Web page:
Cover image for Lost & found : a kid's book for living through loss
Lost & found : a kid's book for living through loss
Gellman, Marc.
Personal Author:
Publication Information:
New York : Morrow Junior Books, [1999]

Physical Description:
176 pages : illustrations ; 22 cm
Describes different kinds of losses--losing possessions, competitions, health, trust, and the permanent loss because of death--and discusses how to handle these situations.
Format :


Call Number
Material Type
Home Location
Item Holds
BV4905.2 .G44 1999 Juvenile Non-Fiction Open Shelf

On Order



Losing Stinks! Even losing a toy or a game feels rotten. But when a friend moves away, a parent leaves home during a divorce, or a loved one dies, sometimes it seems as if the hurt will never go away. So how is it possible that loss can be an important opportunity? Rabbi Marc Gellman and Monsignor Thomas Hartman -- also known as television and radio's God Squad -- draw on years of counseling experience to suggest universal truths that will help those of any religion to live and grow through losses large and small. With surprising good humor, they show how people have responded with courage and even heroism to the curveballs life has thrown them. They've also selected comforting readings from favorite prose and poetry, offering wise words, healing laughter, or time for quiet reflections. This heartening book reminds us of the many ways that we can keep hope alive when the going gets rough. With a remarkable balance of common sense and profound insight, two award-winning authors skillfully show how, in a most extraordinary way, our bumps and bruises make us whole.

Reviews 2

Booklist Review

Gr. 4^-6. Familiar television faces and the authors of How Do You Spell God? (1995), Gellman, a rabbi, and Hartman, a Roman Catholic priest, explore issues of loss for elementary-and middle-school students, and for parents who want to discuss such concerns with their children. Using words like "stuffy" and "busting up," their informal text is aimed straight at kids and incorporates lots of examples children can relate to as well as relevant excerpts from such wide-ranging sources as A. A. Milne's Winnie the Pooh and Sarah Dessen's 1996 teen novel, That Summer. Careful not to patronize or denigrate, they begin with discussion of "small" losses--a missing toy, a friend's moving away--and proceed to losses of greater magnitude, such as divorce or the death of a loved one. With a few exceptions, such as a discussion of the soul, this is not a strictly religious book. Rather it is a practical, heartfelt exploration that emphasizes the idea of picking up after a loss and learning to look back with fondness and understanding. A list of further readings is appended. --Stephanie Zvirin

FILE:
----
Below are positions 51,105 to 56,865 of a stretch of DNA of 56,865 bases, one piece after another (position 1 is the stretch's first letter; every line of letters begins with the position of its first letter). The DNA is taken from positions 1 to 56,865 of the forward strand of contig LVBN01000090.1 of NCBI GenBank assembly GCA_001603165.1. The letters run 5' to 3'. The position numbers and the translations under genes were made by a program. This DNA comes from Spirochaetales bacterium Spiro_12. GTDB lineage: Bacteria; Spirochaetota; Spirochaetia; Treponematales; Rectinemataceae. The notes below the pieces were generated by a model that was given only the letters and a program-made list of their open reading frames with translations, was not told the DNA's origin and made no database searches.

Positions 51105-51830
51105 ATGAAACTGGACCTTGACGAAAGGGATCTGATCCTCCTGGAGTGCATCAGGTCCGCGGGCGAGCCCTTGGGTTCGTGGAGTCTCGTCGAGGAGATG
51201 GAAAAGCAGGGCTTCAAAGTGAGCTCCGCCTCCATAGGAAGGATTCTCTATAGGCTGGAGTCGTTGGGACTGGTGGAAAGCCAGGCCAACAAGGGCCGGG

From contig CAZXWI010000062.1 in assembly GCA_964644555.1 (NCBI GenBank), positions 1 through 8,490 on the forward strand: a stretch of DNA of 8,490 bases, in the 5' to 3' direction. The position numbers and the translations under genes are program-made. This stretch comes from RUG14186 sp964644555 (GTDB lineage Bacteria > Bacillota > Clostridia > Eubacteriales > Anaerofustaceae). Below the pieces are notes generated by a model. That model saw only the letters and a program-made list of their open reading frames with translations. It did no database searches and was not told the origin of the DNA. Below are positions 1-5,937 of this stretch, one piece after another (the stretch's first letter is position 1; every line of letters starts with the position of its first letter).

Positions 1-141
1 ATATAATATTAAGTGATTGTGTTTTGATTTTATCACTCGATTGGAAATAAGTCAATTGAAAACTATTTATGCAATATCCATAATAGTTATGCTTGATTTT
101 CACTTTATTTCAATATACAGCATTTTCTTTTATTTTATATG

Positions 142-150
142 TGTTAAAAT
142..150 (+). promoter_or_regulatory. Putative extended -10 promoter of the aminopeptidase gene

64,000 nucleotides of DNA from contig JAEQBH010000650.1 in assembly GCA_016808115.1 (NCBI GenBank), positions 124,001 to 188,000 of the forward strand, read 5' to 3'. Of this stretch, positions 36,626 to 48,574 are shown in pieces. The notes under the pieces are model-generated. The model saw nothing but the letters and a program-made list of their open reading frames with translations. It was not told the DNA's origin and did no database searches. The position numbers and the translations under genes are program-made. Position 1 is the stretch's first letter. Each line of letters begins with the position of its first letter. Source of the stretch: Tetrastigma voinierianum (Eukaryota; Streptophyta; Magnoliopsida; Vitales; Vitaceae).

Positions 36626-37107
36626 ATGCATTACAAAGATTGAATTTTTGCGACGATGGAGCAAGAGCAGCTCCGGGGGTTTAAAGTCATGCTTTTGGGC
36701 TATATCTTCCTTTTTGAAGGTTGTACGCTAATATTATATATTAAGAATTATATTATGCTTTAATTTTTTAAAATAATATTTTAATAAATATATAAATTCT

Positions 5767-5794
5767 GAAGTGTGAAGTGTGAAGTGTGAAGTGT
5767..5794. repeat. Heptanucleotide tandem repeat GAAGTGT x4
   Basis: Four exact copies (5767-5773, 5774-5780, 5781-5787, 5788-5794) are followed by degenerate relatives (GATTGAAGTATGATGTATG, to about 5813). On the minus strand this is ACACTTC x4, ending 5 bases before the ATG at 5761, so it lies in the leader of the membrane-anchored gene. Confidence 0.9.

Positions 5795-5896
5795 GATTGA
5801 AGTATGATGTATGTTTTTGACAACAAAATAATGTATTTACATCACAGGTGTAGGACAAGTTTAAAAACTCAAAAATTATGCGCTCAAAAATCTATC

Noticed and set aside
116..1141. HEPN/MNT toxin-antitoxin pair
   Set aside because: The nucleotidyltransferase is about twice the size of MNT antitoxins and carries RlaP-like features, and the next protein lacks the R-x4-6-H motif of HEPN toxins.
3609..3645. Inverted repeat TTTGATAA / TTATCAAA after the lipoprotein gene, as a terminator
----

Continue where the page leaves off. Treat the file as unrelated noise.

School Library Journal Review

Gr 5-8The first part of this book, Lost, but Not Gone Forever, covers issues such as losing possessions, losing at sports, losing siblings when they move away from home, losing a parent in a divorce, losing a limb, and losing confidence. The second section covers death and grieving. The authors, a rabbi and a priest, obviously have a lot of experience in dealing with grief. Unfortunately, they have adopted a cloying, condescending tone that seems certain to get in the way of their message. For example, in the chapter on losing a friend, they write: The first way to lose a friend is if a witch casts an evil spell andzap!turns your friend into a frog. Given the seriousness of the subject matter, it seems unnecessary to rely on this kind of cuteness. Elizabeth Weitzmans Lets Talk about When a Parent Dies (Rosen, 1996) and Marilyn Gootmans When a Friend Dies (Free Spirit, 1994) are more worthwhile choices.David N. Pauli, Portland Jewish Academy, OR (c) Copyright 2010. Library Journals LLC, a wholly owned subsidiary of Media Source, Inc. No redistribution permitted.